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Texas Lawmaker Pushes Bill Banning Social Media For Kids

Chris Agee
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Critics have long warned of the potentially negative consequences associated with the frequent use of social media, particularly among children. Nevertheless, society continues to gravitate toward such platforms as typical children spend hours each day scrolling through content on apps like TikTok and Instagram.

GOP Texas state Rep. Jared Patterson hopes to address these concerns by promoting a bill that would make it illegal for individuals under the age of 18 to use social media.

Although it might sound like a drastic proposal, Patterson is convinced that if the measure becomes law, it will safeguard kids from a range of harmful effects.

Comparing the bill to earlier laws banning children from purchasing cigarettes, he explained that social media is not the “perfectly safe” environment that it was once believed to be.

“Social media access to minors has led to remarkable rises in self-harm, suicide and mental health issues,” he added.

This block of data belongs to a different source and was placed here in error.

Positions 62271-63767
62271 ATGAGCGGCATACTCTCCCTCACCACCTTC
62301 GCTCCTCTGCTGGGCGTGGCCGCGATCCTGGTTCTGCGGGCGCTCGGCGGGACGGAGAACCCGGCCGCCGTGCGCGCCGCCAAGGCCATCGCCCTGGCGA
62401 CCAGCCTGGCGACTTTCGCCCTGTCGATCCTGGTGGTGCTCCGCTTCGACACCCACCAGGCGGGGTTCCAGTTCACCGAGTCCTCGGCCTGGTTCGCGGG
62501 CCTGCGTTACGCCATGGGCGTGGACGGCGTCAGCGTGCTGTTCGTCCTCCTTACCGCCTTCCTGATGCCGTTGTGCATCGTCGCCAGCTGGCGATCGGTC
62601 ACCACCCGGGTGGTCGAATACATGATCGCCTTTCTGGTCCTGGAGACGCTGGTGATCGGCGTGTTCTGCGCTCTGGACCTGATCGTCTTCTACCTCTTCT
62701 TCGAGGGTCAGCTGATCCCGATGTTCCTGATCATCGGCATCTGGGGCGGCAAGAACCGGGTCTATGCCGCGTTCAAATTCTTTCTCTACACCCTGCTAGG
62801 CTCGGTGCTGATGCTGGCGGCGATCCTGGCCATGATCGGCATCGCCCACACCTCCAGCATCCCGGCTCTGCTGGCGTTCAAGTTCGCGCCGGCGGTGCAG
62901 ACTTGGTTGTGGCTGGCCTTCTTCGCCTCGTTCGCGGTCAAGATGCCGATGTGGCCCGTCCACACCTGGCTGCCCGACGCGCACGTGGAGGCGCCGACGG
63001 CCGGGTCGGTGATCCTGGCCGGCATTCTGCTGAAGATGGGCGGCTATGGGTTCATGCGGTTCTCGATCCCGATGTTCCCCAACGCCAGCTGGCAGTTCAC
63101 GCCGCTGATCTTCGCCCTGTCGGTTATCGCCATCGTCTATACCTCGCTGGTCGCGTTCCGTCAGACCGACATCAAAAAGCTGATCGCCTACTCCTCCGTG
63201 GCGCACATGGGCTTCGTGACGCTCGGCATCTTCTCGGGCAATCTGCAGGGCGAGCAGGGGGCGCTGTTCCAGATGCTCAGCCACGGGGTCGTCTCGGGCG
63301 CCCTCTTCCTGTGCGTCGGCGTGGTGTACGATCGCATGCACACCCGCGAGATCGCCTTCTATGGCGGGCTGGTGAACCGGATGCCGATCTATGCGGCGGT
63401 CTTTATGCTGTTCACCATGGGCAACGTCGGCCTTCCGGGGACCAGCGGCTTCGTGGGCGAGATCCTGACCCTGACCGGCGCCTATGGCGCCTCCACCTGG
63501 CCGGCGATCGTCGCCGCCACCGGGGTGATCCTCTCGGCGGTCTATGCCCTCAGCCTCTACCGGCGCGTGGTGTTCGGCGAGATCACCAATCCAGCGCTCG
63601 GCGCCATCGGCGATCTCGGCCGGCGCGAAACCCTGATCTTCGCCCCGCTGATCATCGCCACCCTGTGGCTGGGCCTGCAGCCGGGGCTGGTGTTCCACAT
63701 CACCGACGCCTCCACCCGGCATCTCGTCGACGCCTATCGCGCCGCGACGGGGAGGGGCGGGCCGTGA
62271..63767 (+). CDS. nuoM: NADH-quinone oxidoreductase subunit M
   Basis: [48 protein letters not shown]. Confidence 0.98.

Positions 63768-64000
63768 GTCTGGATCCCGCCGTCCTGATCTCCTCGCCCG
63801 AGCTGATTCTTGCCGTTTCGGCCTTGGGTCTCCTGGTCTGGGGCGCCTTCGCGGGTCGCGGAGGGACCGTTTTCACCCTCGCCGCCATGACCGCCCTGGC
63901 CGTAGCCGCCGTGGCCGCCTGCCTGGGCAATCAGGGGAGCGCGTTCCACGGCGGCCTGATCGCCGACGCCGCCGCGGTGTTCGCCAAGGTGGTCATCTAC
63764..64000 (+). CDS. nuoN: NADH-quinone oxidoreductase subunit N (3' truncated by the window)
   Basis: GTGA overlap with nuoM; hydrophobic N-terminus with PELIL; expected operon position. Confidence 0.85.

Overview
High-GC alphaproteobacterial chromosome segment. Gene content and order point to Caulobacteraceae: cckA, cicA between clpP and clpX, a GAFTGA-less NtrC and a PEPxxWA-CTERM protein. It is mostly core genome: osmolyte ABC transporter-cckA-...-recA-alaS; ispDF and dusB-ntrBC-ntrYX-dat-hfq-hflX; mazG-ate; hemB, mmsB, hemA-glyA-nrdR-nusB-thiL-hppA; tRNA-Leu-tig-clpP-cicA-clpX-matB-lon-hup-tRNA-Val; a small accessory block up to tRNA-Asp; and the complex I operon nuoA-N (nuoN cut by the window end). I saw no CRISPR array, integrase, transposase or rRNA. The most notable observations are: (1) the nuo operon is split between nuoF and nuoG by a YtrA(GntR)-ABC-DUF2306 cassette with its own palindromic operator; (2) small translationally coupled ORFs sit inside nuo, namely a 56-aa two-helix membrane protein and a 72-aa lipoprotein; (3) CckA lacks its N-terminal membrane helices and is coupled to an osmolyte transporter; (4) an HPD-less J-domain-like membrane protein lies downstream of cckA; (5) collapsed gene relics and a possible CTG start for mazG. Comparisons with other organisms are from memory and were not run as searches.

HB 896 calls for platforms to require photo ID validation to ensure that users are 18 or over and would allow parents to request the deletion of existing accounts for underage individuals. 

One of the bill’s most notable proponents is Texas Public Policy Foundation CEO Greg Sindelar, who released a statement expressing gratitude for Patterson’s proposal on behalf of the 

organization. 

“The harms social media poses to minors are demonstrable, not just in the internal research from the very social media companies that create these addictive products, but in the skyrocketing depression, anxiety and even suicide rates we are seeing afflict children,” Sindelar added.

He noted that the TPPF “is fully supportive of prohibiting social media access to minors to prevent the perpetual harms of social media from devastating the next generation of Texans.”

Patterson’s announcement came on the heels of Republican Texas Gov. Greg Abbott’s declaration mandating that state employees remove TikTok from government-issued devices. Several other GOP-led states have issued similar orders amid privacy and security concerns related to the Chinese-owned company.